Although it is hard to draw the complete four-dimensional polytope, its four three-dimensional faces each define square-pyramidal regions of G(2, 4)

— as, for instance, this:

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Oh, c’mon, it’s not that hard, just visualize it!

Tibetan monks can visualize things like this 3-D palace replete with Vases, Wish-granting Trees, Bodhisattvas, Tathagatas and Shaktis, all surrounding the deity Kalachakra and his Consort, Vishvamata

And the vajrayanist Tibetan practitioners, yes, manage this just by PhD and postdoc level visualization practice, with diagrammatic assists like this:

— and a blueprint like this:

— always bearing in mind that, eh, “Kalachakra is a black skinned, four-faced god with twelve arms and twenty-four hands, in passionate embrace with his consort”:

Kalachakra and Vishvamata, from the Rubin Museum of Art

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Ah, but that’s arts and humanities > comparative religion > Tibetan meditation, not sciences > physics > mathematical physics, eh?

In all this, I intend to defend both science, properly so understood, as practiced bt qualified practitioners within its various subdisciplines, and arts and humanities, properly so understood, as practiced bt qualified practitioners within their various subdisciplines — while making clear the overwhelmingly important distinction that illustrations are all too often not science but STEM-propaganda, glossy / shiny objects passing for science while in fact falling under the categories of illustration or photography.

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This isn’t, for instance, in any scientific sense, the Horseshoe Nebula

It’s, as its title suggests, a reproduction of a compositie color image of the Horseshoe Nebula

— and to be honest, it may bear as much resemblance to a horse’s head as this reoroductionf of a color image of a seahorse does:

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Just let’s keep the arts’ contribution to science illustration filed under arts (illustration), and math diagrams filed under math (diagrams) — I’ve included some of both above — and maybe the arts and humanities will get to siphon off some of the excitement and funding currently pouring into the coffers of (poor little) science.

Tibetan Buddhists FTW!

**

Ooh-wah!

Art or science?

Gravitational lens RX J1131-1231 galaxy with the lens galaxy at the center and four lensed background quasars

That, at least, is what they tell me..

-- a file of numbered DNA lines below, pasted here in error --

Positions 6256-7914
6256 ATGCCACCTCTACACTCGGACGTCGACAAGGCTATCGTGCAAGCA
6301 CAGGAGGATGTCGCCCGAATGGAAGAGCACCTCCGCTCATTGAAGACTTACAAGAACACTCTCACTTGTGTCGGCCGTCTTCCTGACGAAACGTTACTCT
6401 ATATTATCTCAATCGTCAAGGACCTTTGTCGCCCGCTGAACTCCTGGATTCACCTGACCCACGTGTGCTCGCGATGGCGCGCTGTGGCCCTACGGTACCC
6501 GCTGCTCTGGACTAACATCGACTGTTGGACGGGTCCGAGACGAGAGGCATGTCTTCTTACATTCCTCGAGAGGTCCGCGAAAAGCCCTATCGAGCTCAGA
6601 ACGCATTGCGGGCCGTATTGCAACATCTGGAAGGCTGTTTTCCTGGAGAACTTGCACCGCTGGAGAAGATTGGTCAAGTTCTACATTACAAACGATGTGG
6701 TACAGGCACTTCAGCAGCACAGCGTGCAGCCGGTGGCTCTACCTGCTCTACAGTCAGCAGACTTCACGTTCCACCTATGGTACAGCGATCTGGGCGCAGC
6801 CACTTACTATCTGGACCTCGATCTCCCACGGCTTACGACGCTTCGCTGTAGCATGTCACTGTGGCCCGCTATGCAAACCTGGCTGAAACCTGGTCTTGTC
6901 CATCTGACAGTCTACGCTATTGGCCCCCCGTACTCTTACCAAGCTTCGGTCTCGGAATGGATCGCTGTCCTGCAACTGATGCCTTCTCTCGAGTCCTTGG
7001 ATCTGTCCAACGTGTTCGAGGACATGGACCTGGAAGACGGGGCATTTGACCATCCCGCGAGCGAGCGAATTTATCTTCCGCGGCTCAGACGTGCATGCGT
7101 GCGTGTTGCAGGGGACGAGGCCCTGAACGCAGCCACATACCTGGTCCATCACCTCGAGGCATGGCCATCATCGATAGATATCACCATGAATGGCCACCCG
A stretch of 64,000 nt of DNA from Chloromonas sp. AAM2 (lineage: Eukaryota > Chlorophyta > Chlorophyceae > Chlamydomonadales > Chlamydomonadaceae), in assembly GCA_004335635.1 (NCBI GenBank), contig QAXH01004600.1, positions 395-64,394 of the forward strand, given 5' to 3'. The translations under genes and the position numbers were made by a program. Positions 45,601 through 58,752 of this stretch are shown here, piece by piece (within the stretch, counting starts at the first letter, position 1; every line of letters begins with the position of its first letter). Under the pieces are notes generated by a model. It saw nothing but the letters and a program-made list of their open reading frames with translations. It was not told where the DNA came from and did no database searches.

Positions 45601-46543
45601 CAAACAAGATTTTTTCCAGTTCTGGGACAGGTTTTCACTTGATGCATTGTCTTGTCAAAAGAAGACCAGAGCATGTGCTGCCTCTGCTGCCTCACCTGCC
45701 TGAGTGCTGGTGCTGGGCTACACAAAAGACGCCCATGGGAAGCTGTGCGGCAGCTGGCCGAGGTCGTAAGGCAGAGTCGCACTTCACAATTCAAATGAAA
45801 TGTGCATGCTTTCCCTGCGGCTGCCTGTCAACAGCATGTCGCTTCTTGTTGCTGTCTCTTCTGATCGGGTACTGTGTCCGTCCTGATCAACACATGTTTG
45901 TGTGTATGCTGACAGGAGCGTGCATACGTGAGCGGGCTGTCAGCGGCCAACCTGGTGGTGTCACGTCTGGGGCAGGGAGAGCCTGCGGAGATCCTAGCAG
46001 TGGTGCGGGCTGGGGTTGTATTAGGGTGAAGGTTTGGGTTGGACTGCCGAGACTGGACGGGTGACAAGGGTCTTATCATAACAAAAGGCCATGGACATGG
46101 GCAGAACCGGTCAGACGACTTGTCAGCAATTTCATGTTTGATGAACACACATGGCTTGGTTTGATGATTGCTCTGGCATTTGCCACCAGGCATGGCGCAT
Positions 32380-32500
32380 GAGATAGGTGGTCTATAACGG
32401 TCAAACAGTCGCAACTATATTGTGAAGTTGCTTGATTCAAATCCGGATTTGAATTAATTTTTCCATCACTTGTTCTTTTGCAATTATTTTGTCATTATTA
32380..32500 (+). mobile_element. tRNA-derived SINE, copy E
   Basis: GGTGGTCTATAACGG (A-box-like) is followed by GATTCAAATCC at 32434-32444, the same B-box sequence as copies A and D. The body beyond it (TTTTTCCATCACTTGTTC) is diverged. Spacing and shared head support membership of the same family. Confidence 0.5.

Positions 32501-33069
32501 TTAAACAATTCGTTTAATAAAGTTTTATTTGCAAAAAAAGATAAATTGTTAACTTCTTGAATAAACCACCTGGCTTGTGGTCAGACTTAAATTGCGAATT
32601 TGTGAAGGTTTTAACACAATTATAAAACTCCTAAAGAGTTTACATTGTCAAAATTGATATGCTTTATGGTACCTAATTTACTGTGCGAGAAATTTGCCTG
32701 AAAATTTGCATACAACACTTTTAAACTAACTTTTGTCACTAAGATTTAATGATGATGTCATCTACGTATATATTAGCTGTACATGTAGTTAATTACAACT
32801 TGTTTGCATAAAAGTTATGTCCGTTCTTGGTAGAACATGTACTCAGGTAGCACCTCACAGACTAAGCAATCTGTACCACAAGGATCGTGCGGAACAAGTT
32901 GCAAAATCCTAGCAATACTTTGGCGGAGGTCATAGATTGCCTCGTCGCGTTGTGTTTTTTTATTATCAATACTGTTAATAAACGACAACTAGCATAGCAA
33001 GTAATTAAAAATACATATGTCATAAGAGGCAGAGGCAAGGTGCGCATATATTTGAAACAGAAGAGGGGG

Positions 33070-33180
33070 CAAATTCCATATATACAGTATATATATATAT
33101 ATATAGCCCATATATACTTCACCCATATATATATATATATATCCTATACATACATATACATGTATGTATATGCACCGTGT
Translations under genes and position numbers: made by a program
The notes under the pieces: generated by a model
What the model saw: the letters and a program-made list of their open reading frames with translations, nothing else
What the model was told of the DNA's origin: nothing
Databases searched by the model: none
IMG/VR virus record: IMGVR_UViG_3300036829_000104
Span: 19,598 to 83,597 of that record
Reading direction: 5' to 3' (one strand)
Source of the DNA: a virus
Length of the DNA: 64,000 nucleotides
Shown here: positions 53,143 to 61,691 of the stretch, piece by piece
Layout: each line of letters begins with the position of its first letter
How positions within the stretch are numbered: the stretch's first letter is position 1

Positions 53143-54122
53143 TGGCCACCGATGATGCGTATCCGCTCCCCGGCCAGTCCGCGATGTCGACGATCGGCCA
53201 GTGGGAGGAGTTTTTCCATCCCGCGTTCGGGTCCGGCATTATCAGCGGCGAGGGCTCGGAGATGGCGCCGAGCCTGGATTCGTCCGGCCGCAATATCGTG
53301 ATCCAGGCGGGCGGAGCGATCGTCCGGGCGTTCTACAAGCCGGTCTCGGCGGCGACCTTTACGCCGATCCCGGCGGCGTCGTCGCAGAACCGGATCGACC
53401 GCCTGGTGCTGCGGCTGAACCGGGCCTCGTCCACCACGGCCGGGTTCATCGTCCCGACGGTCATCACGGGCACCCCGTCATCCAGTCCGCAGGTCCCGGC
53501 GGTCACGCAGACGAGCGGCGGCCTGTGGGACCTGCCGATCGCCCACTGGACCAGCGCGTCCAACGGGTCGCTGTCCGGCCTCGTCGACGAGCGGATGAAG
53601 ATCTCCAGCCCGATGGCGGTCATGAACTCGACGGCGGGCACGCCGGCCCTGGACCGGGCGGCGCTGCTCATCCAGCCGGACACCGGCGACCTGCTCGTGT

Time In all his tuneful turning (ii)

Thursday, March 15th, 2018

[ by Charles Cameron — Dylan Thomas’ vision of time to set beside Stephen Hawking’s ]
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I’m arguing here that Dylan Thomas is at least as great a thinker about time as Stephen Hawking, and his masterpiece, Fern Hill is my proof text to that effect.

I’ll borrow here from a piece I wrote called That HyperText is Linear: it’s the Northrop Frye applied to Dylan Thomas bit that’s of relevance here:

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I get much of my thinking in this area from the literary critic, Northrop Frye, who says somewhere that you can (and should) read a poem through from beginning to end, and that this will give you what he calls the “diachronic” meaning — the sequential meaning “through time”: but when you have done this, you should also perceive what he calls the “synchronic” meaning — the meaning that comes from the poem as a whole, with all its parts simultaneously present and influencing one another, in a way that is impossible in a first sequential reading, but is possible in a meditative way afterwards…

Take Dylan Thomas’ poem, “Fern Hill”, for example. It’s an incredible tour-de-force, moving from the poet’s sense of wonder and praise at the natural world around him in childhood, to the moment when time takes him

Up to the swallow-thronged loft by the shadow of my hand

and he wakes

to the farm forever fled from the childless land…

— his “lamb white days” are over, and he realizes finally that

as I was young and tender in the mercy of his means,
Time held me green and dying…

That is, so to speak, the throughline, the sense of the poem from start to finish — as I child I was young and easy under the apple boughs, I was green and carefree: and yet, all the while, my childhood was slipping away from me, for Time itself held me green and dying…

That’s the “diachronic” reading…

But the “synchronic” reading is quite different. It doesn’t depend in the same way on a process through time. Instead, it works by the piling up of similar phrases:

the sun that is young once only…
All the sun long…
the sun grew round that very day…
the sun born over and over…

These phrases, scattered throughout the poem, seem to build on one another, almost imperceptibly, in a very remarkable way. Suppose that it was life, rather than the sun, that was at issue here: